Sparks, Henry B., Civil War Diary, 1864. SC 0020, F 1301. One manuscript folder, one microfilm reel. Collection guide online. Henry B. Sparks enlisted as a private in Co. C of the 3rd Indiana Cavalry in August 1862. After months of fighting, he was taken prisoner on January 27, 1864. He ended up at Andersonville prison. He escaped but was recaptured at Millen, Georgia. On November 21, 1864, he was released in an exchange of prisoners. The diary consists of drawings, sketches, and a description of prison life at Andersonville.

4th-6th Indiana Cavalry

4th Indiana Cavalry (77th Indiana Regiment)

Carpenter, Homer C., Letters, 1851-1897. M 0694, OM 0369. Two manuscript boxes, two oversized folders, two daguerreotypes, seven artifacts. Collection guide online. Homer C. Carpenter, a civil engineer, was born in Connecticut. His family moved from New York to Hendricks County, Indiana in 1859. In July 1862, Carpenter enlisted as a private in the 4th Indiana Cavalry, Co. A. He was promoted during his service, including in August 1864 when he was promoted to 1st lieutenant and adjutant. Most of the collection consists of letters written by Carpenter to his wife. Only a portion of the letters relate to his Civil War service from 1862-1865. These letters were mainly written from the headquarters of the 4th Indiana Cavalry and mention official duties and regimental movements. The collection also contains military documents and orders, and return records for Co. A, as well as G. A. R. documents, military artifacts. In addition, the collection contains daguerreotypes of Carpenter and his wife.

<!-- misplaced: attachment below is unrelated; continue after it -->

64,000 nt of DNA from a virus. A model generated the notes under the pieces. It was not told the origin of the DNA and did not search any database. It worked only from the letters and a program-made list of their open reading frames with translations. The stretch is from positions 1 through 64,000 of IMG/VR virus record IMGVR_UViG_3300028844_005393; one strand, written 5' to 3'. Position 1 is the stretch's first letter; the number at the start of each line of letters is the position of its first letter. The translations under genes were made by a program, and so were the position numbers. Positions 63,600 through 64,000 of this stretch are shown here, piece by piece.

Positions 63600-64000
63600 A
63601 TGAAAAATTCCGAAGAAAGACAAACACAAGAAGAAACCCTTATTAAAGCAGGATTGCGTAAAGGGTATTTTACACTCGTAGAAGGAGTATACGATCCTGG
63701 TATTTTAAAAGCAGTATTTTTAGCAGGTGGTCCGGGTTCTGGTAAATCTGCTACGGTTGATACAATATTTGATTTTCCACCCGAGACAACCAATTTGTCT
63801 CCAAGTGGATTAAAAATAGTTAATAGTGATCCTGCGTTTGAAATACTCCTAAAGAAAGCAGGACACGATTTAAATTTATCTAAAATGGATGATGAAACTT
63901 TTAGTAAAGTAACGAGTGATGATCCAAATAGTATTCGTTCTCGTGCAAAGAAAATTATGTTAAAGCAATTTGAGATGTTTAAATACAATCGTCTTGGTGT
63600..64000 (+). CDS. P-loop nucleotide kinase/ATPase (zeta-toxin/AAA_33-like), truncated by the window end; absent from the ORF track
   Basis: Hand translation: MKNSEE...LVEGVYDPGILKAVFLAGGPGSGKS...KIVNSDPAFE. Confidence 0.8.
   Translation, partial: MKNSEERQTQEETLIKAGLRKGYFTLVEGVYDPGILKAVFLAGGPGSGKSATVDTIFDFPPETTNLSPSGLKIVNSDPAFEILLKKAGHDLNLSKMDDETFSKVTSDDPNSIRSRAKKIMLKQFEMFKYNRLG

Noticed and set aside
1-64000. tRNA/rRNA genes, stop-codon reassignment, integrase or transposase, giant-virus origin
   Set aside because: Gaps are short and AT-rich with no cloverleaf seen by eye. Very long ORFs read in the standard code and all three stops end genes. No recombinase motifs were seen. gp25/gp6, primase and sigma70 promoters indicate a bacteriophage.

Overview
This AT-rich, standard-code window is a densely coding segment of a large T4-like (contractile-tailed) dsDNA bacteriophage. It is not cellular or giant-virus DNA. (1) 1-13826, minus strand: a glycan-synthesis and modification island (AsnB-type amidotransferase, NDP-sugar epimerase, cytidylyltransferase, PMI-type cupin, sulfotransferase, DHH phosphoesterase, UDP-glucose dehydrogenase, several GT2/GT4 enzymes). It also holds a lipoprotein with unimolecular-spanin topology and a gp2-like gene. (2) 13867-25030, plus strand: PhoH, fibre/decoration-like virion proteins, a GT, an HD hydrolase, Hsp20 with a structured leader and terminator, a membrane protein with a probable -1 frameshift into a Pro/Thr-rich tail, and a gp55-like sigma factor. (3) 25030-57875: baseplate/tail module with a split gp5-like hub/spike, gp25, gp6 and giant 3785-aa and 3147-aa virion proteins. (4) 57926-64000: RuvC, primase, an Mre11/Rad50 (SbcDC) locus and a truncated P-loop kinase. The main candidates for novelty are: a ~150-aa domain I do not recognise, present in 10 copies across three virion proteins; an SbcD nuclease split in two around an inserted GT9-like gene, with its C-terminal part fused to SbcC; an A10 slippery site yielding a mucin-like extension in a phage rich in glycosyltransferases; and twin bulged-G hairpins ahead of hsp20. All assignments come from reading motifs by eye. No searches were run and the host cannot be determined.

Chapin, Lucius P., Civil War Papers, 1859-1865. M 0581. Two manuscript boxes. Collection guide online. Lucius P. Chapin was a resident of Putnam County, Indiana when he enlisted in the 4th Indiana Cavalry, Co. M, in 1862. He served as Quartermaster Sergeant and was promoted to 1st sergeant during the course of the war. Chapin was discharged in June 1865. The collection primarily contains letters written by Lucius to his wife, Alice, regarding family members and their health, as well as military engagements.